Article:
Blood Cell Count Changes and Haemoglobin Genotypes in Children with Malaria and Bacteraemia in Siaya County Referral Hospital, Kenya
Ogulla, Godfrey Adongo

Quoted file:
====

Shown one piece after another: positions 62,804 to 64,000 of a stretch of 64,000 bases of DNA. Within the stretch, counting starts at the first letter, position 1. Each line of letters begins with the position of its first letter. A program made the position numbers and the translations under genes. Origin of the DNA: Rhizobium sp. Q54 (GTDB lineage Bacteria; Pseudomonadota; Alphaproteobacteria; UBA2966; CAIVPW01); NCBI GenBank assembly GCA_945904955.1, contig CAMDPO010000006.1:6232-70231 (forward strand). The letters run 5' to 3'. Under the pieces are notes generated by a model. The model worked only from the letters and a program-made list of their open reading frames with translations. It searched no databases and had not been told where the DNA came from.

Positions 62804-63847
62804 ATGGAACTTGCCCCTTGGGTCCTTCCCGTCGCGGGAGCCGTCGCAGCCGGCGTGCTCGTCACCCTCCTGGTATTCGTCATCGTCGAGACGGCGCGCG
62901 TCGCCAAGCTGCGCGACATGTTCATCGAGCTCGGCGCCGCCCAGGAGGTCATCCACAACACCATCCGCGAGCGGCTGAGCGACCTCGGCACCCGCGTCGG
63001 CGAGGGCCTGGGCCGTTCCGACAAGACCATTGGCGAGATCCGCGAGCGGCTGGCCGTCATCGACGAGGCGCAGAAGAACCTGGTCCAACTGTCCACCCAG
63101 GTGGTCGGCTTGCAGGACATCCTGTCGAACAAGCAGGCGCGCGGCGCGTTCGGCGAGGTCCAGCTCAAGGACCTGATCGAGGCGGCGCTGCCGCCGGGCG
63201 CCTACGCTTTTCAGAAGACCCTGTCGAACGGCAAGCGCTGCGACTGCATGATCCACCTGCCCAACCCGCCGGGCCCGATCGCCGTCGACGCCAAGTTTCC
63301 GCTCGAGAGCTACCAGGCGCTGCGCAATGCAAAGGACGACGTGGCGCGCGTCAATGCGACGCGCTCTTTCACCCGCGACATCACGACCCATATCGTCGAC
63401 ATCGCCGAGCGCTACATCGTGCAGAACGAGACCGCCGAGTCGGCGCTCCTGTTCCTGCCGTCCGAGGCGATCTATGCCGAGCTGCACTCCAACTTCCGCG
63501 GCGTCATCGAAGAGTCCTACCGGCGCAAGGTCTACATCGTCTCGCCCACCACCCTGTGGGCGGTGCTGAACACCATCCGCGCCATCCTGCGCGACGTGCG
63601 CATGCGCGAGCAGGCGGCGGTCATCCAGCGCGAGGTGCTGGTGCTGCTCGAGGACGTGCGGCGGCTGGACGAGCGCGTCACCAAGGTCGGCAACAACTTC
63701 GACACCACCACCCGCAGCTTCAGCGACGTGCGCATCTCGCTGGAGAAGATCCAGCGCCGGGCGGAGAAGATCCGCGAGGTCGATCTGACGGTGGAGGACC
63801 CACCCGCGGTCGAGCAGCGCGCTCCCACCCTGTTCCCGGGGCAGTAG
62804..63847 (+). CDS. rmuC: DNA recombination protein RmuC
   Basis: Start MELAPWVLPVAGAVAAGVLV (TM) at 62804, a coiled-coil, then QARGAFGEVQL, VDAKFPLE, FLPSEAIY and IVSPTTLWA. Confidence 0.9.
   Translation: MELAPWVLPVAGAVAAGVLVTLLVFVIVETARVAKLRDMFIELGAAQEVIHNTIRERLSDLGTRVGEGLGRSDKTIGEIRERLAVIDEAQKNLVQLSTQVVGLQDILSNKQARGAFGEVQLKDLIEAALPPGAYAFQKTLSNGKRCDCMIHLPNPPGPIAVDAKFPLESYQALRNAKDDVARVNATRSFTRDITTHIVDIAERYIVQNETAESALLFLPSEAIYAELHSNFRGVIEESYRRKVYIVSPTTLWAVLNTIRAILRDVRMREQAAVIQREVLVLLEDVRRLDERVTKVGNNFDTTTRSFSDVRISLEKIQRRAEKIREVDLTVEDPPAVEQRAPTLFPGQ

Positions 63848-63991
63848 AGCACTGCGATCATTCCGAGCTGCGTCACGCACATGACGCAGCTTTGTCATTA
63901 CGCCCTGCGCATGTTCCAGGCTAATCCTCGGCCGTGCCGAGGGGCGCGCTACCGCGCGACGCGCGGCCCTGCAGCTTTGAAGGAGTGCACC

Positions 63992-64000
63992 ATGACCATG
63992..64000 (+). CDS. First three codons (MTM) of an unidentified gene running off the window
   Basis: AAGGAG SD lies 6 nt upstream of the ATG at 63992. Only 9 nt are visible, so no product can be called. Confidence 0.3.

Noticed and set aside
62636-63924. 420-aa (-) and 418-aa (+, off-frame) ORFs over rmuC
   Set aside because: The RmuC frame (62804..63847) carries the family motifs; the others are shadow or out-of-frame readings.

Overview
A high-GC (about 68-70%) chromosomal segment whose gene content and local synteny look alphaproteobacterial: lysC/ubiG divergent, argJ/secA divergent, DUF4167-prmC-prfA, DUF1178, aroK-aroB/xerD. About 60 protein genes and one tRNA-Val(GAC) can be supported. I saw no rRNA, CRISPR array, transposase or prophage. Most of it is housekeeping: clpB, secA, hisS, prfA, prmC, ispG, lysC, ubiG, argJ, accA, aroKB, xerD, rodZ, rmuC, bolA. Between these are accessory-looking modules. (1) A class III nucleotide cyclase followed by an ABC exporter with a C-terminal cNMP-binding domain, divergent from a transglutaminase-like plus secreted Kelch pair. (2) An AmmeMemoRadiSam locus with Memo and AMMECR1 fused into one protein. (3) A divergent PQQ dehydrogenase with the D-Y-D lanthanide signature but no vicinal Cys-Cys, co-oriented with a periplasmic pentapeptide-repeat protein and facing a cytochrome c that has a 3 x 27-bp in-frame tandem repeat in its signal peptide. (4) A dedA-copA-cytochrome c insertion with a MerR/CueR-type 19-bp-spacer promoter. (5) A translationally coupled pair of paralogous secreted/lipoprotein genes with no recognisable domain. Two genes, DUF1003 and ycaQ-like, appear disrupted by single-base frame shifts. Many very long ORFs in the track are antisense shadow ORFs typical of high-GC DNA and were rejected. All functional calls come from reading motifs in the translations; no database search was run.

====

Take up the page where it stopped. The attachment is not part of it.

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Malaria and bacteraemia co-infection in children, normally produce changes in blood cellular components. Full blood count results from children whose haemoglobin genotypes and bacteraemia is not known can greatly influence the reporting of the cellular components results from automated cell counter and this formed the aim of the on the clinical management and interpretation of the results. Nevertheless, there was missing information on the role of malaria and bacteraemia co-infection on cellular components of normal haemoglobin and sickle cell trait in children. A total number of 384 children were recruited and complete blood count test were analyzed by automated cell counter machine. Other tests done included malaria smear microscopy, blood culture by Bactec 9050 machine and haemoglobin genotype determined by Helena Haemoglobin electrophoresis method. Children were stratified into two study groups; Malaria positive and bacteraemia negative and malaria positive and bavteraemia positive. Across groups analysis against region established normal ranges, showed lymphocytopnia and thrombocytopenia. Bacteria isolated were all from children with Hb genotype AS with malaria and bacteraemia co-infection with bacteraemia prevalence of 8.1% (31,of 384). The isolated bacteria species included non-typhi salmonella (NTS) (32%), Escherichia coli (3%) Enterobacter cloacae (6.5%), Staphylococcus aureus (39), Listeria monocytogenes (10%), Streptococcus pyogenes (3%) and viridans streptococci (6.5%). Obtained results indicated that salmonella species and staphylococcus aureus bacteria as the most prevalent isolates associated with bacteraemia in children with haemoglobin genotype AS with malaria infection. Haemoglobin genotypes AS children are seen to be prone to malaria and bacteraemia co-infection and lymphocytopenia and thrombocytopenia being the common cellular changes seen in full blood count results. Staphylococcus aureus and salmonella spp were the most prevalent bacterial isolates. Recommended that haemoglobin electrophoresis should be considered for all paediatric patients admitted with malaria and bacteraemia co-infection with complete blood count indicating lymphocytopenia.